This principle, however, does not translate into an easily justiciable set of criteria that can guide companies’ conduct. As the Court of Appeal in the UK observed, the concept of “competition on the merits” is “far from being a legal definition or the expression of a sufficiently hard-edged concept to enable factual situations to be included within it or excluded from it as a matter of law” (National Grid v GEMA (2010)). 

A particular point of contention is to what extent unilateral conduct analysis should follow an “effects-based” or “form-based” approach. To some extent this is a false dichotomy.

On the one hand, effects alone are not necessarily determinative because competition on the merits may have the effect of excluding competitors. As the EU courts have noted, “Competition on the merits may, by definition, lead to the departure from the market or the marginalisation of competitors that are less efficient” (Post Danmark I (2012)).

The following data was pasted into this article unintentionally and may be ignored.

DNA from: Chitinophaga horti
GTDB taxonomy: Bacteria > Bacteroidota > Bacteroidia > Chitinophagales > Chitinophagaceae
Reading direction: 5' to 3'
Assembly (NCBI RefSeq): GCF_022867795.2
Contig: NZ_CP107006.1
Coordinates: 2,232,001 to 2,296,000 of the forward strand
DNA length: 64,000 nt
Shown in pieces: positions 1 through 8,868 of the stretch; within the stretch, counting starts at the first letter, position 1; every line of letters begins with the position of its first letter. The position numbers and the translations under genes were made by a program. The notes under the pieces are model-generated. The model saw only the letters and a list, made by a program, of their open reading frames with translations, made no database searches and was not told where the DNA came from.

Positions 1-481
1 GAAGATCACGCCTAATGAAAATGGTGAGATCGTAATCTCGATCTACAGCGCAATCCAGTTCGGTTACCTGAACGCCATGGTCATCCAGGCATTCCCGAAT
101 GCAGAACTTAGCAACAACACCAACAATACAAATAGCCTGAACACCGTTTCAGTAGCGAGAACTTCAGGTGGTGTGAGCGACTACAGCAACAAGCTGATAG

On the other hand, a form-based approach also relies on economic theories and assumptions about competitive effects of the conduct at issue. If these assumptions are not tested in individual cases, the assessment risks being dissociated from economic reality. As the UK courts noted, it would be “difficult in practical terms to reconcile a finding that conduct had no anticompetitive effect at all with a conclusion that it was nonetheless reasonably likely to have such an effect” (Streetmap v Google (2016)). Nor can a form-based approach offer legal certainty because the categories of abuse are typically not closed. 

Therefore, to avoid the risk of ‘false positives” (‘Type I errors’), competition authorities need to identify both (i) forms of behaviour that are anticompetitive from the perspective of economic theory, and (ii) evidence that these behaviours foreclose competitors in practice.

Novel theories of harm